Let's face it:  most Americans don't get their news from blogs sponsored by the Washington Post, or even articles in the Times' massive Sunday editions.  Most Americans get their news from headlines at the top of CNN.com and other, even less credible purveyors of news.  You can find some half-hearted articles about the Menendez mess on Huffington Post's website, but they're buried half-way down the site's political page, below articles entitled "GOP Swears It's Not Stupid" and "Telling God, 'Ciao, I'm Out of Here.'"  How likely is it that people who read Huffington Post for articles like these would even bother to read something about some senator from New Jersey?

Remember the Pace picante sauce commercial?

"New Jersey?!"

So yes, it certainly seems as though Menendez is getting a free pass from America's decidedly partisan press.  But maybe only part of the problem is the bias that exists in many of our media outlets.

Maybe it's still too soon after our messy presidential election for them to tease the electorate with a political scandal?  After all, the media has lately been trying to get on New Jersey governor Chris Christie about his weight, and that tactic hasn't really gained much traction.  Especially when the charismatic governor started chomping on a doughnut during his Late Show With David Letterman appearance.

"I didn't know this was going to be this long," Christie deadpanned, wiping his mouth, as if he needed a snack to get through the tedious interview.

Maybe big media's liberal kingmakers are waiting until more bombshells explode in the Menendez mess before they start seriously running with the story, figuring that as short as their audience's attention span has become, they need to wait until a real news lull before exploiting another New Jersey politician.

Even if that's the case, however, it's too late for them to hide this example of partisanship.  The media isn't known for its patience in waiting for facts to percolate up to the surface of public reality.  They've run full stories with less information before, and aren't beneath contriving hypotheses out of hearsay and conjecture, only to silently retract them as they're proven false.  You mean they've just now found religion and decided to report only proven facts?  Talk about your paradigm shifts!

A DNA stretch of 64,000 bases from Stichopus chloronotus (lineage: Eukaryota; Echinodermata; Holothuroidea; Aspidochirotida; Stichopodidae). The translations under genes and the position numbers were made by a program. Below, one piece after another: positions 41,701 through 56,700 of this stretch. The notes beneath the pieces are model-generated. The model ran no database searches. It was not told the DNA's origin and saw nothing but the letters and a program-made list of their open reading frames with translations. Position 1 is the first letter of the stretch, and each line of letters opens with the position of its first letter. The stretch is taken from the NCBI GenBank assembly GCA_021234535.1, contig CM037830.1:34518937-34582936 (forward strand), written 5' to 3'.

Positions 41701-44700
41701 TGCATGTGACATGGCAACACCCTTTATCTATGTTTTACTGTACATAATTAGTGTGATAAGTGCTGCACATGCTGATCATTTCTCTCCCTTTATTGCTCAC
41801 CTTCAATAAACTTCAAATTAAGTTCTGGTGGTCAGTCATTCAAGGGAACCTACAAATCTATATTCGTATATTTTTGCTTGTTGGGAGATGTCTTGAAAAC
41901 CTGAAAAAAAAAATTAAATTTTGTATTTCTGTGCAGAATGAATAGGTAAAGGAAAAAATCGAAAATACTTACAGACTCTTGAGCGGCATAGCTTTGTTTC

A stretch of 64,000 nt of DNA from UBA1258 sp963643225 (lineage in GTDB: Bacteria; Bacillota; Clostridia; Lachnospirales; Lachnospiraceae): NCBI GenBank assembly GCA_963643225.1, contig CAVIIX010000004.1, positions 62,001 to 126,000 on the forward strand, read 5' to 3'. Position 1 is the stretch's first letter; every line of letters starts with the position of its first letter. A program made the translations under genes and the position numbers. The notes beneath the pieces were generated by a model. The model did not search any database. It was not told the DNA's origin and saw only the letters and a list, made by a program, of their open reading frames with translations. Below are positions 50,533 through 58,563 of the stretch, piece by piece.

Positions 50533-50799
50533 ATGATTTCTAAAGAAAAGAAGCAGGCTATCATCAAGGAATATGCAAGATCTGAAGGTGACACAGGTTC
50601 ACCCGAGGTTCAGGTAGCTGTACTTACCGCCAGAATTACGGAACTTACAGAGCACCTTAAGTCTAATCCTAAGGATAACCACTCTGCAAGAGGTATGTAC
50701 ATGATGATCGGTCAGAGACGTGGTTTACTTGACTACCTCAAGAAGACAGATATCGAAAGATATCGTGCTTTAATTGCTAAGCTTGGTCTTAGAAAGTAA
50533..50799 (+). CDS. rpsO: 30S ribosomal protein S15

Indeed, it's a lot easier to assume that liberal journalists - if they're really good at their jobs - have learned all they need to know about Menendez's mess to try and smother it, allowing only dribs and drabs of the story to seep out in some sort of charade of protecting whatever journalistic integrity they think we think they have left.

In a way, it does our society good:  not having another sex-laced political scandal commanding our feeble attentions and thin tolerance for genuine information.  If it comes at the expense of big media's credibility, who's really losing out here?

Probably at least two people:  Menendez himself, and almost certainly, the next Republican officeholder who gets caught in the media's crosshairs.

The media's obvious bias towards Menendez could actually work against him, arousing suspicions from conservatives who might otherwise not have much reason for heightened skepticism.  By withholding the character attacks they typically hurl against public figures with even a hint of scandal in their past, liberal news organizations may be identifying him as somebody who needs further scrutiny.  And whomever the next conservative is to be tainted by scandal, that person needs to be taking this cue to cover up their dastardly deeds even more convincingly. After all, you know big media is hating the fact that they can't make hay while the Menendez sun shines.  They'll likely have all that pent-up angst in fine form to be unleashed on their next hapless subject, and it's almost a given that it won't be a liberal.

Washington is oddly bipartisan in that sense.

Have a doughnut while you wait?  The way things go, it shouldn't be too long.